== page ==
“Model 3 orders at 180,000 in 24 hours. Selling price w avg option mix prob $42k, so ~$7.5B in a day. Future of electric cars looking bright!”
During Thursday night’s unveiling of the Model 3 — Tesla’s fourth car after the Roadster, Model S, and Model X — Musk announced that 115,000 Model 3s had been reserved.
Musk did some quick math on Friday to land at his $7.5 billion figure, assuming that nobody backs out on their reservation — maybe they got swept up in the hype yesterday and put a grand on their American Express during a surprisingly brief reservation process. But if they want to back out, they totally can.
Here’s the Tesla Reservation Agreement fine print:
The Reservation Payment is fully refundable at any time (for example, if you choose to cancel or abandon your reservation, or if we decline to maintain you as a reservation holder). This Agreement does not constitute an agreement for the sale of a Model 3 and does not lock in pricing, a production slot, or an estimated delivery date. You are under no obligation to purchase a Model 3 from us, and we are under no obligation to sell you a vehicle. If and when we notify you that it is time to place your order for Model 3 and you wish to proceed with the purchase of a Model 3, such sale and purchase will be governed by a separate and legally binding Purchase Agreement between you and an authorized Tesla dealer.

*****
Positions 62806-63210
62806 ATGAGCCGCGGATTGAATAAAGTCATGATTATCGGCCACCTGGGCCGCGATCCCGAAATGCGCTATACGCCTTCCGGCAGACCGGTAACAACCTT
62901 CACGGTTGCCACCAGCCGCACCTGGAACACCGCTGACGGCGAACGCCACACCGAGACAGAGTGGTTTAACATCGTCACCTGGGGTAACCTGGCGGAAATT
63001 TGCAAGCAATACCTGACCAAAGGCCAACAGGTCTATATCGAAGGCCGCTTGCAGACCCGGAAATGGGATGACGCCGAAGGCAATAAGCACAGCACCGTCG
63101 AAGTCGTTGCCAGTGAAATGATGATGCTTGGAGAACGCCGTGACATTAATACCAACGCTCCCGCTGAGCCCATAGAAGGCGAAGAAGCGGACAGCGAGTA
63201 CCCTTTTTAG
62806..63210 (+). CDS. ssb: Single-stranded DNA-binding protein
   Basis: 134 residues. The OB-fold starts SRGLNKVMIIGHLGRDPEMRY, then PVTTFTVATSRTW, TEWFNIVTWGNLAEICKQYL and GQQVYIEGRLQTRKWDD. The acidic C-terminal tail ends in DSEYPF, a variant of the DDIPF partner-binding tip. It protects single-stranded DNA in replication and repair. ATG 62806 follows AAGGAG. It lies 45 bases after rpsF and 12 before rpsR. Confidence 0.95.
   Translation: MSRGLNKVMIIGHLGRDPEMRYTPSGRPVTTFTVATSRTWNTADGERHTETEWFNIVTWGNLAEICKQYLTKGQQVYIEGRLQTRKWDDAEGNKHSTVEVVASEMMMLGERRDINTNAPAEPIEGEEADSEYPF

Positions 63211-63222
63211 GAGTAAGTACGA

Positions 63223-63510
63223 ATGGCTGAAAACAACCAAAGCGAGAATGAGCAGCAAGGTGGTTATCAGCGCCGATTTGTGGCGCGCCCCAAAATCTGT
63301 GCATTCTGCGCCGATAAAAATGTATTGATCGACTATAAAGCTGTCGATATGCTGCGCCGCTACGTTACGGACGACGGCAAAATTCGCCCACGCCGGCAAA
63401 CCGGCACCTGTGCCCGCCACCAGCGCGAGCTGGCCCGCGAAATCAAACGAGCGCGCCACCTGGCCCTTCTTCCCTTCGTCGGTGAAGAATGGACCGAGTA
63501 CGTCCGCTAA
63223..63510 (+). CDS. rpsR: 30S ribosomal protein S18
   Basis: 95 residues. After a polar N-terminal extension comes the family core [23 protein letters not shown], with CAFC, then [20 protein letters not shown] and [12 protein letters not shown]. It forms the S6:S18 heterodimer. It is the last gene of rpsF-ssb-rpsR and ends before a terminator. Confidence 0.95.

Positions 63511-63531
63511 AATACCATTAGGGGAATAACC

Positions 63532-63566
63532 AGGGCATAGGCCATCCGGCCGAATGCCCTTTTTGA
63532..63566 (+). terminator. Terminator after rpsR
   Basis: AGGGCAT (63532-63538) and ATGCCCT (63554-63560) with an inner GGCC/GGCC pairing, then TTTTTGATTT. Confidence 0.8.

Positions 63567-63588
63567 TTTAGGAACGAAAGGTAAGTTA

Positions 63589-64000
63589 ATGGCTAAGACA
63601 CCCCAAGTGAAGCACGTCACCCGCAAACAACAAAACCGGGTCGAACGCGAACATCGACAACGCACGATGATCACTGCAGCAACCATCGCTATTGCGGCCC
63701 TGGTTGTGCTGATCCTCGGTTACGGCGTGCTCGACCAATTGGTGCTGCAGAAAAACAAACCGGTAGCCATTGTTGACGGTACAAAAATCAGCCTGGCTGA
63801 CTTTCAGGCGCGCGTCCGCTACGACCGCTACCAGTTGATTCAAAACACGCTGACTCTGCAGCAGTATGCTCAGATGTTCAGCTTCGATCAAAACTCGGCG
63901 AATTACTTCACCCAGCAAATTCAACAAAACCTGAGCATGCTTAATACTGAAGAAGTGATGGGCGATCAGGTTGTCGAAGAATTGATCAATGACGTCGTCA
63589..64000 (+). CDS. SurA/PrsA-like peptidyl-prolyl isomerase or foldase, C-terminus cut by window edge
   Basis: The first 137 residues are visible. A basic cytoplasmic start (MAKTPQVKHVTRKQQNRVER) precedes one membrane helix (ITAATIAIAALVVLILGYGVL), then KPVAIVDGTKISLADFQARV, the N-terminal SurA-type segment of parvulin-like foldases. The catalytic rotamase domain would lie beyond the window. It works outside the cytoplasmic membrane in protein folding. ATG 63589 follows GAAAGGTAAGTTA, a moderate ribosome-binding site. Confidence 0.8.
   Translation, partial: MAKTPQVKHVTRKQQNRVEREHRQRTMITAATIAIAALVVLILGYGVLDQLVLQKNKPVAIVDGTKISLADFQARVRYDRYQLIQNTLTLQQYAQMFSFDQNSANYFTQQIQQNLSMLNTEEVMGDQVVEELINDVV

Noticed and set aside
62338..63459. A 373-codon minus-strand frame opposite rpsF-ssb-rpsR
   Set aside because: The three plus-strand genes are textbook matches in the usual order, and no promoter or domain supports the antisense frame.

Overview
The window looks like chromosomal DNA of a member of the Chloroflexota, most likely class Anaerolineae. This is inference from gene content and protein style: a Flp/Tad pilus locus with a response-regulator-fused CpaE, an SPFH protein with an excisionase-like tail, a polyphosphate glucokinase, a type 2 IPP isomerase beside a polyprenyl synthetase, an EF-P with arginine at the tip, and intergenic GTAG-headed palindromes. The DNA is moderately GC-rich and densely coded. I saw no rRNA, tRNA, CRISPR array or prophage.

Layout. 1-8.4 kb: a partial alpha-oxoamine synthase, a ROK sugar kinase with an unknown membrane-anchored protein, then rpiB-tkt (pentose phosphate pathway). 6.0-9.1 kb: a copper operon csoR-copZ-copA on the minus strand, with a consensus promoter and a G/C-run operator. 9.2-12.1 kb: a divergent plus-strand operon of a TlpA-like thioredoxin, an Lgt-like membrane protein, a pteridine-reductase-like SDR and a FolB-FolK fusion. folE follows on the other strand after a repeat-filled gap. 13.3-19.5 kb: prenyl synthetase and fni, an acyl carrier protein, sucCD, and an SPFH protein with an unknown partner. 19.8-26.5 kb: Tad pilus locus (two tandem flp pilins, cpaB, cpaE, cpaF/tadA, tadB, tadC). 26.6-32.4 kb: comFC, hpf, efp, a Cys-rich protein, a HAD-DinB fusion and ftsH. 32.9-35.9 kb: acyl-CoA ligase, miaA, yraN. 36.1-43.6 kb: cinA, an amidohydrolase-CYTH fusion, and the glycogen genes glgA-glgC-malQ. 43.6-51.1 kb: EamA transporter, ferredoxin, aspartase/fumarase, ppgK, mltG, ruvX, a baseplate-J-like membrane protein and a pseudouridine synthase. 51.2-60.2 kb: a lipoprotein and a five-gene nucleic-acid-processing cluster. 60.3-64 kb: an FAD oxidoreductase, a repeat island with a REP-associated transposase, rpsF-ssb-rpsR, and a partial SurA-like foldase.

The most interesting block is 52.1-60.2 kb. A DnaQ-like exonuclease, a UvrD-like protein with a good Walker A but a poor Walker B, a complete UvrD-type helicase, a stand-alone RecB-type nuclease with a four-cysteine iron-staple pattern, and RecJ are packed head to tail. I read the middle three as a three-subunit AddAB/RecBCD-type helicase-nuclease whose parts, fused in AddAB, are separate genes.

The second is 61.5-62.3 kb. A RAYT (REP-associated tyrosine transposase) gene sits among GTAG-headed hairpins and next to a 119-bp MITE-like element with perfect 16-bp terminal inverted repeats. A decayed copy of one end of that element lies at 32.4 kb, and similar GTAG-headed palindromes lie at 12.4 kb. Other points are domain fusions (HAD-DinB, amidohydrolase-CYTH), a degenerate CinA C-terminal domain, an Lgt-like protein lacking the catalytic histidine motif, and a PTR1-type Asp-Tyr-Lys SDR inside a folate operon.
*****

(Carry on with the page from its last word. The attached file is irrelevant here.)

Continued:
While there’s been a lot of buzz around Tesla’s massive Gigafactory in Nevada, it’s going to produce batteris only. The Model 3, like the X and the S, will be assembled at Tesla’s Fremont factory with a projected delivery target for the end of 2017.
Musk’s certainly caught up in the Model 3 froth, he even changed his Twitter avatar on Friday — previously it was a photo of Musk holding a violin — to the Model 3’s logo, three glowing horizontal lines.